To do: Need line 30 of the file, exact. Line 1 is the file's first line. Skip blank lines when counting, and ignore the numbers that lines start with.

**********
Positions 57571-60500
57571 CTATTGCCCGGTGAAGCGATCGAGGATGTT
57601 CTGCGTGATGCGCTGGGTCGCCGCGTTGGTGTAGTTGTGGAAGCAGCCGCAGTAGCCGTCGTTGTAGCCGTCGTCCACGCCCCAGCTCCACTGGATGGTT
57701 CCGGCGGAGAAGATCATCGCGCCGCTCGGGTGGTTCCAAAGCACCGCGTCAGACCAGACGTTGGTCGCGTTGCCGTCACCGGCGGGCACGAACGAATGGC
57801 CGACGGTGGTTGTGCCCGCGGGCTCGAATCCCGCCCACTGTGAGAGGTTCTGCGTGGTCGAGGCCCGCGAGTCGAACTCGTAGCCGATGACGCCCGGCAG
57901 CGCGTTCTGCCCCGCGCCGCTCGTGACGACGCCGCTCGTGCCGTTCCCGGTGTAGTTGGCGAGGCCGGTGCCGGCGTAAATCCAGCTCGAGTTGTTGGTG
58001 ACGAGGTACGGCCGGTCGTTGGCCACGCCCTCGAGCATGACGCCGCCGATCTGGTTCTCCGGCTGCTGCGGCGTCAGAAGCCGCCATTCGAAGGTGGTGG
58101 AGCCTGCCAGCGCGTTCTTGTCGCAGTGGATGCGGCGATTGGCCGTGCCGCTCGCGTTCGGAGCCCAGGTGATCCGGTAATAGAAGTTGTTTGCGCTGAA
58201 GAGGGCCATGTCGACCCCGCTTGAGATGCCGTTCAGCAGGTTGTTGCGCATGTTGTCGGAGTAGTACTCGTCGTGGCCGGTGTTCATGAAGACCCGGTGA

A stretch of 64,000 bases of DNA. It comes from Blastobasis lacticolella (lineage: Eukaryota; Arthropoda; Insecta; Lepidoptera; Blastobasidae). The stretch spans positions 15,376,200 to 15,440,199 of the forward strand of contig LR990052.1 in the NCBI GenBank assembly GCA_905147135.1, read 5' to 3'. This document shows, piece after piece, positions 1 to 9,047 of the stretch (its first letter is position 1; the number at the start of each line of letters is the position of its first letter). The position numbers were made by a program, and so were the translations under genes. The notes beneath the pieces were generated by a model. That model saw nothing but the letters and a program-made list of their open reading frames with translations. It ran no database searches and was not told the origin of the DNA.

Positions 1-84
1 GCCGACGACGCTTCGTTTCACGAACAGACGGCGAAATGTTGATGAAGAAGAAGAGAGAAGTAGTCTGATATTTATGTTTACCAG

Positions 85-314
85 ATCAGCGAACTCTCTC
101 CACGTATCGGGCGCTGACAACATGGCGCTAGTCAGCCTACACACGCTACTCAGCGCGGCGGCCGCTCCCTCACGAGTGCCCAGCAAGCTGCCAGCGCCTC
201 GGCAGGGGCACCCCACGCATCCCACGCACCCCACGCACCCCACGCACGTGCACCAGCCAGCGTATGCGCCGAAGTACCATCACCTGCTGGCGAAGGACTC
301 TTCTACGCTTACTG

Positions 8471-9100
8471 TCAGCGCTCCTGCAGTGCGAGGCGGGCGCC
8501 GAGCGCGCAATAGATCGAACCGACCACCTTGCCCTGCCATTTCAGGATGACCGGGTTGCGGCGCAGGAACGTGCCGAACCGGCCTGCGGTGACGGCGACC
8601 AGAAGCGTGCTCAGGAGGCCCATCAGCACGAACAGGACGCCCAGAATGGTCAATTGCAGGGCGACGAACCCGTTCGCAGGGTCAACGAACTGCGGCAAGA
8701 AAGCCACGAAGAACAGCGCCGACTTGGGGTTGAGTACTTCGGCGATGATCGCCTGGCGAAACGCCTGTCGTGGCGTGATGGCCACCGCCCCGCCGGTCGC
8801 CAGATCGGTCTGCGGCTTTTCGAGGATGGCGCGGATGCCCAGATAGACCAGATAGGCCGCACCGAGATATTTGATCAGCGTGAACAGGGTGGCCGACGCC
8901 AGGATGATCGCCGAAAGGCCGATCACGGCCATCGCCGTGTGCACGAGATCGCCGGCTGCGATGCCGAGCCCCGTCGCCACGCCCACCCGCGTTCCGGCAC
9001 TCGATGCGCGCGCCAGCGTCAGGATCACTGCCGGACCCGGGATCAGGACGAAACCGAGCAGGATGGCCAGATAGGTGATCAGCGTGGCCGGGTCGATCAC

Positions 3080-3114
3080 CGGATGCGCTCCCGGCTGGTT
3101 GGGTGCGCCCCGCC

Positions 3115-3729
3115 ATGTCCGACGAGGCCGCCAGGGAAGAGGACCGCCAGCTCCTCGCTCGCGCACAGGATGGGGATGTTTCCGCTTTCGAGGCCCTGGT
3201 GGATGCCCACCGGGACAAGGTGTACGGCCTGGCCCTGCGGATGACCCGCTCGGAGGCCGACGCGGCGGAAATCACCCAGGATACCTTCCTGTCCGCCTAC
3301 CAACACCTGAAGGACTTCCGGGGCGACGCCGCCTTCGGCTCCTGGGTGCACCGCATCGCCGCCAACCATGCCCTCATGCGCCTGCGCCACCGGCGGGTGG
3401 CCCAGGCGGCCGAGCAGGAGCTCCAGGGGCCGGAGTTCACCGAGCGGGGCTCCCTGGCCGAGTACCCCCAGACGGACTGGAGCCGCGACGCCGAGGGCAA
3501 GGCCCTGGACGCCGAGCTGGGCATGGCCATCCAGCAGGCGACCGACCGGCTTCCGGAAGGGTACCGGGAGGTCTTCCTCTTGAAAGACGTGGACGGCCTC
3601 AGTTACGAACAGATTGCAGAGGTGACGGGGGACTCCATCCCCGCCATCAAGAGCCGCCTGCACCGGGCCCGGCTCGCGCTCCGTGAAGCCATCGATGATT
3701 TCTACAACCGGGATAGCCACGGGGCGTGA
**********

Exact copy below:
3115 ATGTCCGACGAGGCCGCCAGGGAAGAGGACCGCCAGCTCCTCGCTCGCGCACAGGATGGGGATGTTTCCGCTTTCGAGGCCCTGGT